You need to live in your house for at least 2 years to qualify for the capital gains tax exemption. The exemption helps you avoid the capital gains tax by allowing you to deduct $250,000 in profits if you are a single filer and $500,000 in profits from the home sale if you are a joint filer. While most people will avoid capital gains tax when selling their home after 2 years, some will still owe some taxes if they net a significant profit.
The penalty for selling a house before living in it for 2 years is that you won't qualify for the capital gains tax exemption, and you will have to pay a capital gains tax on any profit. If you've owned the home for over 1 year, but under 2 you'll pay long-term capital gains, while if you've owned it for less than one year, you'll pay short-term capital gains taxes.
To be clear, you can legally sell your home at any time that you want because the property belongs to you. It is yours to put on the market if you decide to. However, it should be noted that selling a home before you have owned it for 2 years is inadvisable as you will not benefit from the capital gains tax exemption.
Another reason why it's not a great idea to sell a house before 2 years is that unless your property has somehow appreciated tremendously in value very quickly, you likely don’t have enough equity to cover the costs of selling the home within such a short amount of time after buying.
Another consideration is that it’s not cheap to list a house for sale. There are listing and agent fees to be considered. If you haven’t owned the home for long or if your property hasn’t appreciated drastically in value, these can quickly counteract any equity that you have managed to gain. Essentially, if you have owned a home for less than 2 years, it’s likely going to cost you more to sell than it did to buy, and you’ll end up losing money.
If none of the above points discourage you from selling too quickly, or if you don’t have a choice but to sell, then the next important consideration is the tax implications of selling a home before the two-year mark. This is where capital gains tax comes into play.
The penalty for selling a house before 1 year is even worse as you'll owe short-term capital gains taxes, which are higher than long-term capital gains. When selling a house in less than one year of living there, you'll have to pay very high taxes on profits as short-term capital gains are taxed as ordinary income.
You don’t just automatically get to keep any profits you make on your home without the IRS taking a piece of the action, which is why those who don’t consider the tax implications of selling a home can be in for a nasty surprise.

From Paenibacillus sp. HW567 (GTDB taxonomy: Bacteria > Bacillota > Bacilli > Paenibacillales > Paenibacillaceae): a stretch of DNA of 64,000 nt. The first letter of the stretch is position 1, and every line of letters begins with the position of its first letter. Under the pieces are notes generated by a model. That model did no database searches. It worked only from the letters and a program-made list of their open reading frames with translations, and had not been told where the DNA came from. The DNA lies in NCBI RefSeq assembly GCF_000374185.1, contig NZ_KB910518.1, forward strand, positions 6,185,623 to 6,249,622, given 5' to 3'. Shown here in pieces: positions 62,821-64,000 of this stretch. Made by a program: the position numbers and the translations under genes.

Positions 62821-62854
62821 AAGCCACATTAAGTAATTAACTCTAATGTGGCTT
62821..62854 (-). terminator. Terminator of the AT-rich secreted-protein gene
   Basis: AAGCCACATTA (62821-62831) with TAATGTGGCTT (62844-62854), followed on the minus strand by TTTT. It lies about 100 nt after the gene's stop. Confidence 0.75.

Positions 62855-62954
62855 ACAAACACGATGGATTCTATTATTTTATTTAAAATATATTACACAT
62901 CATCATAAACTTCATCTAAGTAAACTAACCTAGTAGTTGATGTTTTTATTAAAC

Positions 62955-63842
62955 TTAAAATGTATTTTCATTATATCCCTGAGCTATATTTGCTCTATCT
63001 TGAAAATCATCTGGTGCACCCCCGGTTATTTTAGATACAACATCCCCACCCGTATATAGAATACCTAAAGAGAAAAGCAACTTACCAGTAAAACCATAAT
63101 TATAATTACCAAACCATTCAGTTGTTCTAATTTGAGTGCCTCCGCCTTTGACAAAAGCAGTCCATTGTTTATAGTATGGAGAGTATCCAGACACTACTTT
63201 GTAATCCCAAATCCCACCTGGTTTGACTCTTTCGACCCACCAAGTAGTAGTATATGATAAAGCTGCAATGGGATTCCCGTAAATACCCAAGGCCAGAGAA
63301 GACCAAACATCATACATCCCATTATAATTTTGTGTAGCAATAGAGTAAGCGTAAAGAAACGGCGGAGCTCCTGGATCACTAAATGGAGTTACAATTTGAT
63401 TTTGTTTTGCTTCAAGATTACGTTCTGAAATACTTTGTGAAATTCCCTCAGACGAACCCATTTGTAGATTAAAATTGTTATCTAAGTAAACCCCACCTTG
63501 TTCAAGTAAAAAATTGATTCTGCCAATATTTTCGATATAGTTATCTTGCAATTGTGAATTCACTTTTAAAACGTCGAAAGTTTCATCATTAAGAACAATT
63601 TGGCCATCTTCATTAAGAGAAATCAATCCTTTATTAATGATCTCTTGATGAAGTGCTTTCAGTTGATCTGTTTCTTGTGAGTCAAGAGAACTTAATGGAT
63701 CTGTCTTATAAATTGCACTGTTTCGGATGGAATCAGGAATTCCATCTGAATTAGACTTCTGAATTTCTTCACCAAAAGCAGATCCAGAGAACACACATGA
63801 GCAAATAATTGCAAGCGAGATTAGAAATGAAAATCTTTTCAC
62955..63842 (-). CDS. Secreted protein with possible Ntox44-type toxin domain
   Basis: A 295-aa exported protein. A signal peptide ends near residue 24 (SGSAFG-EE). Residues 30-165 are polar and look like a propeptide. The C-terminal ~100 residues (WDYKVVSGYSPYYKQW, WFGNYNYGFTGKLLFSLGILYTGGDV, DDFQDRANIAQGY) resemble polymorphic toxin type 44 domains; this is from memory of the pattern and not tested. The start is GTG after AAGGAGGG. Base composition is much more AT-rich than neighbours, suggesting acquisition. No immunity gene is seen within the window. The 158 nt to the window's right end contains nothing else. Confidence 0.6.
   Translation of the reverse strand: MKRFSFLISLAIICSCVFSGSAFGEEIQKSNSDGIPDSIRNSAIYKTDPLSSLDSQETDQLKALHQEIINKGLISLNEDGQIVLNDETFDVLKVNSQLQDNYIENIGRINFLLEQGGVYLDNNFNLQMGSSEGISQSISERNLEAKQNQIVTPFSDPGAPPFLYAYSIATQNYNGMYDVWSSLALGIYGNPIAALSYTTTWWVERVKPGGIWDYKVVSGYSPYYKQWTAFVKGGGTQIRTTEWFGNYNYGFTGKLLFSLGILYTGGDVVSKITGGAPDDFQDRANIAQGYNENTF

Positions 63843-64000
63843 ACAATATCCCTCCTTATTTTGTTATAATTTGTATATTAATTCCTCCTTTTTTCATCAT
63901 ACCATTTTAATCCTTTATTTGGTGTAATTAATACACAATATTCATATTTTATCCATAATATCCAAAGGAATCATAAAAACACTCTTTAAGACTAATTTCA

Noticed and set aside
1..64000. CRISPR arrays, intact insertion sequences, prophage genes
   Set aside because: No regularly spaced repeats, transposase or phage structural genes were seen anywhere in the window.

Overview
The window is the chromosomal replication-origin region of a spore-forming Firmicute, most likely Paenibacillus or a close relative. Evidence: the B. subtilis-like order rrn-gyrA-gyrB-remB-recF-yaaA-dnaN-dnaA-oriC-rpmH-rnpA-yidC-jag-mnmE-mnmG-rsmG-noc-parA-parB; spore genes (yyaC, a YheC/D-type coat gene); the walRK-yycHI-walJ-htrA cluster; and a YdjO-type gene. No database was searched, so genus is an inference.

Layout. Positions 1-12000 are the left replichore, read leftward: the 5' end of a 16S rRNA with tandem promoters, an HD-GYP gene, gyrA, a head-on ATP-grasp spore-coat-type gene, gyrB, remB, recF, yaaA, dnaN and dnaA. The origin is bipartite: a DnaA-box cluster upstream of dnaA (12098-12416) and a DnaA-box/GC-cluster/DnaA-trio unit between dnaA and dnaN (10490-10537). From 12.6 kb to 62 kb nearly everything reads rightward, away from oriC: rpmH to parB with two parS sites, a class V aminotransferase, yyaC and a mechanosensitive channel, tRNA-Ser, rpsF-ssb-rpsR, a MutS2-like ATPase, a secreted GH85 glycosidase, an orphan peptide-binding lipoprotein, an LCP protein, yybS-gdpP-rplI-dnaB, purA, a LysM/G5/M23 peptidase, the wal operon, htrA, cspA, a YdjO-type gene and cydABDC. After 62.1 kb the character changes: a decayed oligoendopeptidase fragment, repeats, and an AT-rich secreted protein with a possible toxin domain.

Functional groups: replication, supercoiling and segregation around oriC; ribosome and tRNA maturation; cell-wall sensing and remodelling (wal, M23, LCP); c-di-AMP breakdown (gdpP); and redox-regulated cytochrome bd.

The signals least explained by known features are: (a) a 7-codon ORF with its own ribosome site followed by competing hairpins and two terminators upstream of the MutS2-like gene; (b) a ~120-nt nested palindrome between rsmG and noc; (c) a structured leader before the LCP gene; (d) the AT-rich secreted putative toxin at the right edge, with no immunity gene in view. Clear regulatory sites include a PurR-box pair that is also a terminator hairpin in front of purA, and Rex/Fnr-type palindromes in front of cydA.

Yes, if you perform a 1031 exchange and buy a new house within 180 days of selling your house, you can avoid the tax penalty associated with selling your house before 2 years. You'll need to meet specific requirements to qualify for a 1031 exchange, but it's a great way to reinvest your profits and save yourself money.
To many people, the term “capital gains tax” brings with it a dreaded feeling. Oftentimes, we understand that capital gains tax is something to avoid wherever possible, but don’t fully know what the term means. Nobody wants to get stuck in a situation where they unexpectedly owe huge amounts of money to the IRS, which is why so many people want an answer to the question; how long do you have to live in your house to avoid capital gains tax?
The best way to understand why there are limitations on how long you need to live in a home is to first fully comprehend exactly what capital gains tax is. From there, it’s easier to learn how to avoid paying it if you don’t have to.
A “capital gain” is when you sell an asset for more than you originally paid for it. In most cases, you have to hold an investment for longer than a year for it to be considered a long-term gain, and the investment is then taxed at a lower rate. This is where the issue comes in with selling a property before the two-year mark. If you turn around and sell really quickly, the property will be taxed at a considerably higher rate, as it is considered a short-term gain. Most importantly, if you sell a property that you didn’t live in for at least 2 years, any profit or gain that you make on the home is then considered taxable by the IRS.